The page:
The letter is signed by:

Curtis A. Bradley
Richard and Marcy Horvitz Professor of Law, Duke University
Former Counselor on International Law in the State Department Legal Adviser's Office, 2004

David Cole
Professor of Law, Georgetown University Law Center

Walter Dellinger
Douglas Blount Maggs Professor of Law, Duke University
Former Assistant Attorney General, Office of Legal Counsel,1993-1996
Former Acting Solicitor General of the United States, 1996-97

Ronald Dworkin
Frank Henry Sommer Professor, New York University Law School

Richard Epstein
James Parker Hall Distinguished Service Professor, University of Chicago Law School
Peter and Kirsten Bedford Senior Fellow, Hoover Institution

Harold Hongju Koh
Dean and Gerard C. and Bernice Latrobe Smith Professor of International Law, Yale Law School
Former Assistant Secretary of State for Democracy, Human Rights and Labor 1998-2001
Former Attorney-Adviser, Office of Legal Counsel, DOJ, 1983-85

Philip B. Heymann
James Barr Ames Professor, Harvard Law School
Former Deputy Attorney General, 1993-94

Martin S. Lederman
Visiting Professor, Georgetown University Law Center
Former Attorney Advisor, Department of Justice Office of Legal Counsel, 1994-2002

Beth Nolan
Former Counsel to the President, 1999-2001; Deputy Assistant Attorney General, Office of Legal Counsel, 1996-1999; Associate Counsel to the President, 1993-1995; Attorney Advisor, Office of Legal Counsel, 1981-1985

William S. Sessions
Former Director, FBI
Former Chief United States District Judge, Western District of Texas

Geoffrey R. Stone
Harry Kalven, Jr. Distinguished Service Professor of Law, University of Chicago
Former Dean of the University of Chicago Law School and Provost of the University of Chicago

Kathleen M. Sullivan
Stanley Morrison Professor, Stanford Law School
Former Dean, Stanford Law School

Laurence H. Tribe
Carl M. Loeb University Professor and Professor of Constitutional Law
Harvard Law School

William W. Van Alstyne
Lee Professor, William and Mary Law School
Former Attorney, Department of Justice, 1958

(Affiliations are noted for identification purposes only.)


Bravo! There are a lot of other names that ought to be subscribed to this letter.

With all due respect, a Congressional Act cannot diminish or mofify the
President's wartime powers. The Steel Seizure case established the precedent that these wartime powers are subject to review by the Courts and I suppose that this is where this present case should go. Nonetheless, I hope that they will not rule that if a terrorist makes it to the top of the Sears Tower he can use his cell phone to guide in a suicide plane and the government is not allowed to listen in, in accordance with the liberals' interpretation of FISA.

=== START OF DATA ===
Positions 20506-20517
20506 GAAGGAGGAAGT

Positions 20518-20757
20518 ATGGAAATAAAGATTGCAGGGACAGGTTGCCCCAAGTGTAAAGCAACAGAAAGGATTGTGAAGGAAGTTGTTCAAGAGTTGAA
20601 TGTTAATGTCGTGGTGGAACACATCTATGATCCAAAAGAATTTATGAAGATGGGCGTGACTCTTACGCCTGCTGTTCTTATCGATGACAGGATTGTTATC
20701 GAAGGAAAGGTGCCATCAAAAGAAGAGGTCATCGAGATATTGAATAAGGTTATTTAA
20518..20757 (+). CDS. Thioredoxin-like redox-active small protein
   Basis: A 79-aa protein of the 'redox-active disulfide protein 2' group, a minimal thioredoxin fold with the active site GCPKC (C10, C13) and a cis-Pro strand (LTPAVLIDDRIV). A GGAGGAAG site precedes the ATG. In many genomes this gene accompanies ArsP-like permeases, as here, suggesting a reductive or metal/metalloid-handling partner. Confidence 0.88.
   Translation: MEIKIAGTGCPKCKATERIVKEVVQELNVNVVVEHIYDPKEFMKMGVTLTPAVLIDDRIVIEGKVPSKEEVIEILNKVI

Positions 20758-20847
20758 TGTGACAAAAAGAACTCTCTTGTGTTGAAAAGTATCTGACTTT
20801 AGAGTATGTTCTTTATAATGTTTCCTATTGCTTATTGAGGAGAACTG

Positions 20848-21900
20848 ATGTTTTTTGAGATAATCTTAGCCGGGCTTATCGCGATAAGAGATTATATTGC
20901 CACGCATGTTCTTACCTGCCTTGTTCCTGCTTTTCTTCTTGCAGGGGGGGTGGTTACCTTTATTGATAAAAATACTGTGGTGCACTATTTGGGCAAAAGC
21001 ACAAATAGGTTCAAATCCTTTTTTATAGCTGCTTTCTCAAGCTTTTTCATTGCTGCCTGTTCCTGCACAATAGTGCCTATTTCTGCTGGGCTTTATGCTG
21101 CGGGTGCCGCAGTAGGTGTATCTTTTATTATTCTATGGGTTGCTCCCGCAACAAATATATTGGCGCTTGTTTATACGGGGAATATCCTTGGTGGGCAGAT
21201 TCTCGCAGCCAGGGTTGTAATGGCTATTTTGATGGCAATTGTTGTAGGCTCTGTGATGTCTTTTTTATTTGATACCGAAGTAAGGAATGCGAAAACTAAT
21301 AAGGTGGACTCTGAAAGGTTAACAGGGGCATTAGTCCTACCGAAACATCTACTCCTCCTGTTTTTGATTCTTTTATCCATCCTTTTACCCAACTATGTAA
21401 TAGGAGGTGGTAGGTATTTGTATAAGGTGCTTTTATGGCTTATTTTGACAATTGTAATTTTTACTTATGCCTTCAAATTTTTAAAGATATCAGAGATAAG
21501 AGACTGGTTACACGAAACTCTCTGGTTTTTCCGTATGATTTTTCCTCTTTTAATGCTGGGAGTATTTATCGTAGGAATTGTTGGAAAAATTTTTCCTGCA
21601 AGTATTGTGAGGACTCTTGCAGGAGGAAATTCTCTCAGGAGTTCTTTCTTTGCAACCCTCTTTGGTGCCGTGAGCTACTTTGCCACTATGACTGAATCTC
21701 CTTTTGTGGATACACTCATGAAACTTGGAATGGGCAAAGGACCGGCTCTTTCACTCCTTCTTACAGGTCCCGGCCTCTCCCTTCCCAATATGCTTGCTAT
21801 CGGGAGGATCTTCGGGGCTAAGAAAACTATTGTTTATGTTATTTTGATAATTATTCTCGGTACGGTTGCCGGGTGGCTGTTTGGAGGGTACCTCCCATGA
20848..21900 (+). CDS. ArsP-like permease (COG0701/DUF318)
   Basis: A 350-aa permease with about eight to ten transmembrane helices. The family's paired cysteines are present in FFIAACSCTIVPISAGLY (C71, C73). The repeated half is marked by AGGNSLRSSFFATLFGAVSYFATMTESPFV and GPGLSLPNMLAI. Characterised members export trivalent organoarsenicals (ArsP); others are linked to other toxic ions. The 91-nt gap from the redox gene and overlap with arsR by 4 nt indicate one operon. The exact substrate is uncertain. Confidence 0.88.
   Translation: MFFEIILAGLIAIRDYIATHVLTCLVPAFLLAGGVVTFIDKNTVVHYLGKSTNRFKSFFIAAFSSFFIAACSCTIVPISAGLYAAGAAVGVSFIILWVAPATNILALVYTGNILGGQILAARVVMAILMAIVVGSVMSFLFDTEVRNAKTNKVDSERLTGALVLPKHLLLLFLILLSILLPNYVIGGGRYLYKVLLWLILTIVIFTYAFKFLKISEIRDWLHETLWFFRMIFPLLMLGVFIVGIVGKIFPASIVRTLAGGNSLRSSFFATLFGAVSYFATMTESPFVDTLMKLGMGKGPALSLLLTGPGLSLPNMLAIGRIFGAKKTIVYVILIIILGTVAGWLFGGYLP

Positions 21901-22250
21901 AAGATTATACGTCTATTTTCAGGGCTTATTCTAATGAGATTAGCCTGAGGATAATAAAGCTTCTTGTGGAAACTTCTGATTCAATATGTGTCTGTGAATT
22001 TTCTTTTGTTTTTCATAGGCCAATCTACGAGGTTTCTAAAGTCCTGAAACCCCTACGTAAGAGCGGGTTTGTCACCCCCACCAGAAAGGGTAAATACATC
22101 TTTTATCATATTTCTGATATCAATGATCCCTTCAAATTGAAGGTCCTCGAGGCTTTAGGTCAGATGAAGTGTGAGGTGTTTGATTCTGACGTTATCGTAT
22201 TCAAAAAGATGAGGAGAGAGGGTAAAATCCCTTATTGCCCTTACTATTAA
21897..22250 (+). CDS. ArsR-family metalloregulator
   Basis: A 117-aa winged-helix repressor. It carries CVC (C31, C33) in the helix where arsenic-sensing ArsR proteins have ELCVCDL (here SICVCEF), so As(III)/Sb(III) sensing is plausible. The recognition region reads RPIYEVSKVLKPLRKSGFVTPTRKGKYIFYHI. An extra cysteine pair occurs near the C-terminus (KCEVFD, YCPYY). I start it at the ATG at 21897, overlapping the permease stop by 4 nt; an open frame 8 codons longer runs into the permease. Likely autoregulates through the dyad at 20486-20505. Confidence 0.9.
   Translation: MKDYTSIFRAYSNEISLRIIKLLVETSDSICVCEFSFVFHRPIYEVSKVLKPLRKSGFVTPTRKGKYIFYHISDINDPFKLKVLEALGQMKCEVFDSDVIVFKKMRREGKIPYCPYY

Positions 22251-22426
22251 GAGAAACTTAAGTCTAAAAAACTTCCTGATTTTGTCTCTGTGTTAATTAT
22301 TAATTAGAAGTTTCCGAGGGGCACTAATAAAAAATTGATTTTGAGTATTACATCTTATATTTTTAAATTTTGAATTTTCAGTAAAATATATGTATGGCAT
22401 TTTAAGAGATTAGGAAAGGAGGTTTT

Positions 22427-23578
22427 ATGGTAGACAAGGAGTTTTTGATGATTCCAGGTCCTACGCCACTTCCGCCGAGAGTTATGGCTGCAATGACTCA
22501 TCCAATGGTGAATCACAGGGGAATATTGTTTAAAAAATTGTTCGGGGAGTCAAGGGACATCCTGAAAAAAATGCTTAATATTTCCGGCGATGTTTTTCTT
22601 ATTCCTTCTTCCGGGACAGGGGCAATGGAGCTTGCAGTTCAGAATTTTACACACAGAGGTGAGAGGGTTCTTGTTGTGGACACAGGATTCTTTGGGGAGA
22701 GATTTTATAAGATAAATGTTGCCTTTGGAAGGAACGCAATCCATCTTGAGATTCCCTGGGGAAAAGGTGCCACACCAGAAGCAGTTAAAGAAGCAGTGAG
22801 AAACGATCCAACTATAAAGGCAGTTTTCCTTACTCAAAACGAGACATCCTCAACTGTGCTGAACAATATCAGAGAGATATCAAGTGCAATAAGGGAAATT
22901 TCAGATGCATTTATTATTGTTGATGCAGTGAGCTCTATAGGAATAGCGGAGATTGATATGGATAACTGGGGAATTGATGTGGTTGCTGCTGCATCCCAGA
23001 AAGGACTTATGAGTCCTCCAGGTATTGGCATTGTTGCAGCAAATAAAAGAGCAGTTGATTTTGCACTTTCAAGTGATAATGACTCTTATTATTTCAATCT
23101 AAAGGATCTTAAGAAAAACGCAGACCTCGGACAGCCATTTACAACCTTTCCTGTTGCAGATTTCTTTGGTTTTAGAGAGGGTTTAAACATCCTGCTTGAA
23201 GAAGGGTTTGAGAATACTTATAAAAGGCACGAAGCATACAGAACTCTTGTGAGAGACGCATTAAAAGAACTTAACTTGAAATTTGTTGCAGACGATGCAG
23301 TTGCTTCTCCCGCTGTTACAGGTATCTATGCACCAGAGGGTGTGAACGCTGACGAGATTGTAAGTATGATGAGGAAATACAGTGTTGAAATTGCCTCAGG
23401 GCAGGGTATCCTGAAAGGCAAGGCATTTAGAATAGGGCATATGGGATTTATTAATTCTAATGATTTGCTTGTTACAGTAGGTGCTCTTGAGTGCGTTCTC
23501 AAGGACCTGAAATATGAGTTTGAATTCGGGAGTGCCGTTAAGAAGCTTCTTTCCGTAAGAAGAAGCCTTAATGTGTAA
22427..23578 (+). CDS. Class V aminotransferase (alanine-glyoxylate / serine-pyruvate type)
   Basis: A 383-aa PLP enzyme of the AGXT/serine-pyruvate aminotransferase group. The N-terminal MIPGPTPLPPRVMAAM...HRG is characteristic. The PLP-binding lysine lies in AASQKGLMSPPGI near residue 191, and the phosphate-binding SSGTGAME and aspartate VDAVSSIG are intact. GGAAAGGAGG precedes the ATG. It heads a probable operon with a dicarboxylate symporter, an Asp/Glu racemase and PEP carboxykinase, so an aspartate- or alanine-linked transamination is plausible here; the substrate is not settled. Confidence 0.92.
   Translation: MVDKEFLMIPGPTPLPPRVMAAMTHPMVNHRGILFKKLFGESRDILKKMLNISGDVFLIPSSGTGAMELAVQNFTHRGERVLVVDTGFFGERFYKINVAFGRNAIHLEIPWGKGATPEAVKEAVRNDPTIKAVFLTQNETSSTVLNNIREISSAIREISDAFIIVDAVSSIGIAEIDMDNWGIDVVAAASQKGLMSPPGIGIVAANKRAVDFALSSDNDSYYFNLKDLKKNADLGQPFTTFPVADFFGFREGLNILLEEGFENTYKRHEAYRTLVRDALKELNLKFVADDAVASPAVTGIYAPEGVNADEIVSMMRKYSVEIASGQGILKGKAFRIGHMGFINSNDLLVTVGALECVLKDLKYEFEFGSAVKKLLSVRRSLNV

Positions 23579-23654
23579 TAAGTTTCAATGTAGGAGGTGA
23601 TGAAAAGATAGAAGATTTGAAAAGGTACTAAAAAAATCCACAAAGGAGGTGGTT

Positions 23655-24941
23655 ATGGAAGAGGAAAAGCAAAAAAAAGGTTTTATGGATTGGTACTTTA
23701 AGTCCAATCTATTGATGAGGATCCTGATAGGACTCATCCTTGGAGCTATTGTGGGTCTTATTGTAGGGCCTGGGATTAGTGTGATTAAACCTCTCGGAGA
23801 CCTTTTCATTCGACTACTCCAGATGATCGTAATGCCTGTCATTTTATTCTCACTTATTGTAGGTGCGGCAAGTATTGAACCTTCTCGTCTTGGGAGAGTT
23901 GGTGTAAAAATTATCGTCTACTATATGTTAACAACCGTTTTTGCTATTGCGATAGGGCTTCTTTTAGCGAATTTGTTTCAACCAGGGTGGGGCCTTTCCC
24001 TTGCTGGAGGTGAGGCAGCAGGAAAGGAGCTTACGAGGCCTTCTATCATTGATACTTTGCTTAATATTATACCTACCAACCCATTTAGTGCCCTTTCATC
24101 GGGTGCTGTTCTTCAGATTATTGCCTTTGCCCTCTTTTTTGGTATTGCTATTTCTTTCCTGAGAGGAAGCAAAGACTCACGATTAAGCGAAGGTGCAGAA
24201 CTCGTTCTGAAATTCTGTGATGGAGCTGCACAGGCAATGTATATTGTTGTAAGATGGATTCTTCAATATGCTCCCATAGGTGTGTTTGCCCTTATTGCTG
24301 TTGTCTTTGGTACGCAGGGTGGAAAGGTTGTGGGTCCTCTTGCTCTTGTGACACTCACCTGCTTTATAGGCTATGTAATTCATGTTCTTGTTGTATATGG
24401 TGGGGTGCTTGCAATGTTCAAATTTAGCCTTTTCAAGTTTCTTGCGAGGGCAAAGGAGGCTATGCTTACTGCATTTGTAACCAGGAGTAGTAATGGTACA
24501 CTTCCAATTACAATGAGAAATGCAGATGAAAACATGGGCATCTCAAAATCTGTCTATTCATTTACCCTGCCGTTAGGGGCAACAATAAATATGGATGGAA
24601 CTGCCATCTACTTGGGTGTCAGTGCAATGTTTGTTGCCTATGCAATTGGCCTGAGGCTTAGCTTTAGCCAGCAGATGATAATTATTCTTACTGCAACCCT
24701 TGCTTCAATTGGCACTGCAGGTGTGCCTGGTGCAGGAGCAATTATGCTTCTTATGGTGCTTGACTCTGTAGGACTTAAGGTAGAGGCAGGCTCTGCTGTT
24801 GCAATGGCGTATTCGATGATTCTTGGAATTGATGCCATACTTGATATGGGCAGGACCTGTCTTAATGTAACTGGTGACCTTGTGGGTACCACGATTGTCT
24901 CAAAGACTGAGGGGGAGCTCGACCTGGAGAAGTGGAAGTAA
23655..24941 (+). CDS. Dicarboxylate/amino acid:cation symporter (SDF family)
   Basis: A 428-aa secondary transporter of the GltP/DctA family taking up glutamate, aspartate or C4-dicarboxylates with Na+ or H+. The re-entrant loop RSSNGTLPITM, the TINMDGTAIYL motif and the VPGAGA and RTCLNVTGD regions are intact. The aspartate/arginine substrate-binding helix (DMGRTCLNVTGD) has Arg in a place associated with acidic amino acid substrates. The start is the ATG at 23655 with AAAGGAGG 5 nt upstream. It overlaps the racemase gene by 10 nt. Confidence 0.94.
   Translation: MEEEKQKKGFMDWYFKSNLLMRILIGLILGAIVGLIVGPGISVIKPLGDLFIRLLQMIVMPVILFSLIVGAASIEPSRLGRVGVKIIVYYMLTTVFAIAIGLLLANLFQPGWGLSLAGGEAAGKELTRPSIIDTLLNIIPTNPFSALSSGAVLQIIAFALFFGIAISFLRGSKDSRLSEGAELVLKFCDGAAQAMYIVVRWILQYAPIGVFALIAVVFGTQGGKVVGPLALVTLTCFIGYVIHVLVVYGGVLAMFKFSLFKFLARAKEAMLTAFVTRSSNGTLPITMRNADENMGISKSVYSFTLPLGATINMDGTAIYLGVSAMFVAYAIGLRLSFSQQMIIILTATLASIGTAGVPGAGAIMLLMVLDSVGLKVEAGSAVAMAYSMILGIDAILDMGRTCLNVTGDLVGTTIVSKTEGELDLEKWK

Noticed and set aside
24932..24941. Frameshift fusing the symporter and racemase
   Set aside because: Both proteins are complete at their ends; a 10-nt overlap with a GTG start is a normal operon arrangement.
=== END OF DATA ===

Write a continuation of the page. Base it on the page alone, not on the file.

Considering that everyone who cared to know knew that the
NSA was created to monitor and has been monitoring telecommunications for all its existence, it strikes me as Bush Derangement Syndrome (a dissociative state brought about by hatred for Bush '43) to have it become an issue now. After we have been attacked on our own soil and are in danger of another attack.

No, you don't understand, nk. Bush Derangement Syndrome refers in the first instance to Bush's derangement. Bushistas afflicted with BDS in its terminal stages are sometimes driven to arguing the fallacy of the false dilemma: you must either support Bush's illegal surveillance program, or you are an Al Qaeda sympathizer. This is the sign that they are out of legal and logical arguments and are resorting to claims of lèse-majesté.


My point was that it was not "Bush's illegal surveillance program". If my poor memory serves, it was also JFK's, LBJ's, Nixon's, Carter's, Reagan's, Bush 41's and Clinton's. I have always known that my overseas calls were monitored. I am a lawyer and I see no Fourth Amendment violation. The Fourth Amendment stops at the border. I am also an amateur radio enthusiast and I think that radio waves become part of the public domain the minute they are broadcast. The same way as sunshine. My comment that hatred of President Bush colors every criticism of his actions is reinforced by your comment. Do you want to show at least a little bit of loyalty? Do you want to say, "Yes, he's a @##$ but he's a @##$ who is trying to preserve America?" Or do you want to say, "Osama, we are sinners, please come and kill us and interced with Allah for our souls"?
You ridiculous, suicidal twit! It's my fault for trying to talk reasonably to unreasonable people.